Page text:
For my second movie of my Labor Day Weekend movie marathon  I selected the  1950 Bette Davis classic, All About Eve.  Here’s what it’s about:  Theater! Aging actress. Scheming ingenue. Jealous rages.  Delicious lines.

Here’s one great scene when Bette Davis’s Margot Channing (that’s the aging actress) discovers her boyfriend chatting with the deceitful Eve (that’s the scheming ingenue).  In the moments leading up to this scene, Davis’s character had a growing sense that Eve was taking over her life for the purposes of replacing her.  If only we could all fly off the handle with this much class and intelligence:

Later, Eve worms her way into being Margot Channing’s understudy and then reading Channing’s part in her absence.  Much to Margot’s anger, she’s brilliant, which leads to this altercation with the playwright and the director of the show (who is also Margot’s boyfriend). This clip has Spanish subtitles so you can learn to eloquently put people down in Spanish!:

What was striking about this film is how much dialog there is.  Really, this is over two hours of just talking and looking.  There is virtually no action.  But the dialog.  The quick exchange.  It’s such a descendant of the screwball comedies of the 1930s where the sentence is run-through and finished off with breezy hand gesture.  It was also incredibly refreshing to have a movie where difficult plot lines resolve themselves naturally and realistically and aren’t contrived for the sake of drama.  For instance [spoiler] Eve’s failed attempt to steal Margot’s boyfriend.  He rejects her because he find’s her forwardness a turn off, he love’s Margot, and that’s that.  Most movies would have gone for the cheap drama of an exchanged kiss or someone walking in on them at an inopportune time.  Instead, the scene plays out in a way that rounds out the Bill character by making him seem reliable and independent (he does not exist solely to forward the Eve plotline) and also shows how vulnerable and desperate Eve really is.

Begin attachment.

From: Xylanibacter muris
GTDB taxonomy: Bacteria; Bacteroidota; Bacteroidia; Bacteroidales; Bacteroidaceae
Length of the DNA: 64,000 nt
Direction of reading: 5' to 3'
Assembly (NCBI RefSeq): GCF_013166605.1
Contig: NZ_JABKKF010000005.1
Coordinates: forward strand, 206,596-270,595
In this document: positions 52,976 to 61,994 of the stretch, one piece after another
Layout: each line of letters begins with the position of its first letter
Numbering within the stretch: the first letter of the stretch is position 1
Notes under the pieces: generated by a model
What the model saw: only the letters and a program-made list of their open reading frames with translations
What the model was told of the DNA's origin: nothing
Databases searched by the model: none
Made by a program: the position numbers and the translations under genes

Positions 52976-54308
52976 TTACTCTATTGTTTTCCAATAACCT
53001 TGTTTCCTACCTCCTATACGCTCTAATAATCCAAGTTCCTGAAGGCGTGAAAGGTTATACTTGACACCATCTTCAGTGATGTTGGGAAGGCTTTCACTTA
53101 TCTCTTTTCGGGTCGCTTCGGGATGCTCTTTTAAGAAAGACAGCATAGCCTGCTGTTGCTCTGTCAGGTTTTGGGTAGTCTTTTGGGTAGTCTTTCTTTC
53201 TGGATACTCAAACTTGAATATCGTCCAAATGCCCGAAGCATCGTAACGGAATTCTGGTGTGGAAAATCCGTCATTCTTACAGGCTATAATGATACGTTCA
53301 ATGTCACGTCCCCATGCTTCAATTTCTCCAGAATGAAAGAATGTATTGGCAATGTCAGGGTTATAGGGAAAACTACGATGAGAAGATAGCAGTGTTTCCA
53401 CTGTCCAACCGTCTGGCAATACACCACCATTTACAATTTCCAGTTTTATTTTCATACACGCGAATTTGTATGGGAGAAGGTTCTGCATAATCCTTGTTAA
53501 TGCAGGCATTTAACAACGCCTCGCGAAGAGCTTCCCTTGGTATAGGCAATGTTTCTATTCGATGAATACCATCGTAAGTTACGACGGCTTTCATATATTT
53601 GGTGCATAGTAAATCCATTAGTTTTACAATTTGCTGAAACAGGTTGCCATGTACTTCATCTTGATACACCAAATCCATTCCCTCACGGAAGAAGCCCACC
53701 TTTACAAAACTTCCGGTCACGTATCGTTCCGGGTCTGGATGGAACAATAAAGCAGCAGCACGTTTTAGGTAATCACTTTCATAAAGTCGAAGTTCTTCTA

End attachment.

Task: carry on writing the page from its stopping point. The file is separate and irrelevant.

Another great moment [spoiler] is Eve’s attempt at extorting Margot’s friend, Karen.  Eve threatens Karen by claiming she will reveal a damaging secret unless Karen ensures her a role that Margot expects to play.  Karen is clearly distraught and unsure of what to do.  When Karen returns to the table Margot announces, without knowing anything about Karen’s situation, that she no longer wants to play the role Eve was gunning for.  Karen laughs with unqualified relief.  Here a plot device that easily resolves itself through the natural course of human action.  Such a rare thing in contemporary movies.

What I took from this movie: I would gladly be in Margot Channing’s entourage.  Sure there might be some nutjob moments, but at least I would always be surrounded by a flurry of words declared in a truly mesmerizing way.